United States Secretary of State Condoleezza Rice is supposedly a specialist on
Russia, yet one would not know that by looking at her triumphal statement that
the North Atlantic Treaty Organization (NATO) will defeat Russian aims in
Rice proclaimed boldly that Russia "is becoming more and more the outlaw in
this conflict", referring to the Russian offensive into Georgia following
Georgia's attack on the rebel region of South Ossetia. "They intend and
probably still do intend to strangle Georgia and its economy," Rice said in
reference to the Russian forces that remain in Georgia.
However, at an emergency summit of NATO's foreign ministers in Brussels,
European countries agreed to suspend formal contacts
with Moscow until its troops pulled out, but refused to bow to American
pressure for more severe penalties. NATO is "considering seriously the
implications of Russia's actions for the NATO-Russia relationship", said a
statement of the 26-member alliance.
The fact is, Russia has finally drawn a line in the sand and, for all practical
purposes, the buck stops in the South Caucasus. Short of destabilizing Europe,
there is practically nothing the US can do about it, except fire more verbal
volleys, as Rice has been doing relentlessly since the outbreak of
Russia-Georgia hostilities on August 7-8. And even the rhetoric has fallen on
deaf ears in Moscow,
Georgian President Mikheil Saakashvili has labeled Russians as "barbarians",
but the former New York attorney should have taken a course in global
geopolitics before foolishly taking on the Russian bear.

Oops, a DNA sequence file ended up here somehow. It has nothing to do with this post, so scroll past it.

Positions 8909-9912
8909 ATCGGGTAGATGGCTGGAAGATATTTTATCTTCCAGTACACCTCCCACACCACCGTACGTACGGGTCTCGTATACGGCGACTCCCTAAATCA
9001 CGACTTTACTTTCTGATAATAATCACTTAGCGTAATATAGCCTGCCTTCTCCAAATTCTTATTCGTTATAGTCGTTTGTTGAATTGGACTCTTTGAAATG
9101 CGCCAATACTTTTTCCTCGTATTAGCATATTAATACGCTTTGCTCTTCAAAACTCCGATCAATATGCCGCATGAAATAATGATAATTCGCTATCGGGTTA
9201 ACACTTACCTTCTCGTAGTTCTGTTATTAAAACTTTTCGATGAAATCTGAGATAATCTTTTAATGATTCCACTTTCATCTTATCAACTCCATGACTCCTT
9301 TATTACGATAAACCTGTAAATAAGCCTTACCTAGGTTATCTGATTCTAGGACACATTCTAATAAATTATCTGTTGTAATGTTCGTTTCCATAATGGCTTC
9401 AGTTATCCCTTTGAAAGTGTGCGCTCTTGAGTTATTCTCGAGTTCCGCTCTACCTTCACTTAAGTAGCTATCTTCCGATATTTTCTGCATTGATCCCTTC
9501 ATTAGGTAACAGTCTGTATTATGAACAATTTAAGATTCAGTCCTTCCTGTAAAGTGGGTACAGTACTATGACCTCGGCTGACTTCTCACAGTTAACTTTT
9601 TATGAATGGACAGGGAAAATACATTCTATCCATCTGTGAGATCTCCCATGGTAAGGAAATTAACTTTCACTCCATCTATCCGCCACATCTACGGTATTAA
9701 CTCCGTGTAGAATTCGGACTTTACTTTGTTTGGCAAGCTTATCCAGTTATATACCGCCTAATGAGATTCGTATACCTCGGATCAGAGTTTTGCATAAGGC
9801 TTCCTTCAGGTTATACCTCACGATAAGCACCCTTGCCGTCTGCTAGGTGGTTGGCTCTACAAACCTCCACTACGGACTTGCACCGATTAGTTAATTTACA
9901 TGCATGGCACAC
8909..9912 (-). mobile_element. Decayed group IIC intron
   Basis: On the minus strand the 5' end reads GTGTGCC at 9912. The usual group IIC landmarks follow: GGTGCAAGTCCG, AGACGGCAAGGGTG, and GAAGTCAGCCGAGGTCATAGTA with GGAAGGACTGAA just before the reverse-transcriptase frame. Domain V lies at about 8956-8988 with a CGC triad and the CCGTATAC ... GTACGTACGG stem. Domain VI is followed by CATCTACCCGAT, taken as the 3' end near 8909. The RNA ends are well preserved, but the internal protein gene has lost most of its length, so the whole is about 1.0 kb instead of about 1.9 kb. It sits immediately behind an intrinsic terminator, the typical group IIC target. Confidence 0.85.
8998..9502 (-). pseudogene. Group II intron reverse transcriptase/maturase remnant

There are four interrelated causes of the present crisis: irredentism in
Georgia, NATO's expansion, the US's plan to station an anti-missile system in
Eastern Europe, considered a first-strike capability by Moscow, and the
geo-economics of energy security.
Russia's military has now entered into the calculus of energy security and, in
light of Europe's heavy energy dependency on Russia, the crisis will certainly
impact the future of pipeline politics in Europe.
On the US's part, instead of applying the arithmetic of political realism and
coming to terms with the sources of Russian anger, that is, at NATO's
unwelcome, intrusive and threatening expansion near Russian territory, the US
is now seeking to augment Russia's insecurity by pushing more aggressively for
NATO's role and influence in the region and beyond. The US is taking advantage
of Ukraine and other neighboring countries' fear of Russian power, put on full
display inside Georgia these past few days.
Such bellicose US reactions are neither fully in sync with Europe's needs and
interests, nor that of US's own interest - such as in engaging Russia in the
NATO-Russia Council. Whereas Moscow's legitimate national security worries have
been completely side-stepped and ignored in Washington (and to a lesser extent
in London), other Western leaders, such as those in Paris and Berlin, have been
more cautious and one may even say considerate of the Russian point of view.
Henceforth, a new trans-Atlantic rift between the US and some of its European
allies who are members of NATO may be in the offing.
For its part, the European Union's failure to offer Russia an adequate
framework for strategic partnership, reflected in its inability to provide a
new cooperation agreement with Moscow, is also a source of the present crisis.